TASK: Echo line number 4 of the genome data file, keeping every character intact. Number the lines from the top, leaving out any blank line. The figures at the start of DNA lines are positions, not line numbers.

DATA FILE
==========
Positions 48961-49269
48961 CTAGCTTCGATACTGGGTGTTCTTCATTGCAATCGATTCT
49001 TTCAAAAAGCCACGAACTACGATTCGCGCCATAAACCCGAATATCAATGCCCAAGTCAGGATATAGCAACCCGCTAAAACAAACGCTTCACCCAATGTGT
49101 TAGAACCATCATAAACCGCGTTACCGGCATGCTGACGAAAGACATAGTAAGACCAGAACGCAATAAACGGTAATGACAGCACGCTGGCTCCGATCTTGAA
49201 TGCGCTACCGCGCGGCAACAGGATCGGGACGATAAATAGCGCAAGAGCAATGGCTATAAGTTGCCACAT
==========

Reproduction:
49101 TAGAACCATCATAAACCGCGTTACCGGCATGCTGACGAAAGACATAGTAAGACCAGAACGCAATAAACGGTAATGACAGCACGCTGGCTCCGATCTTGAA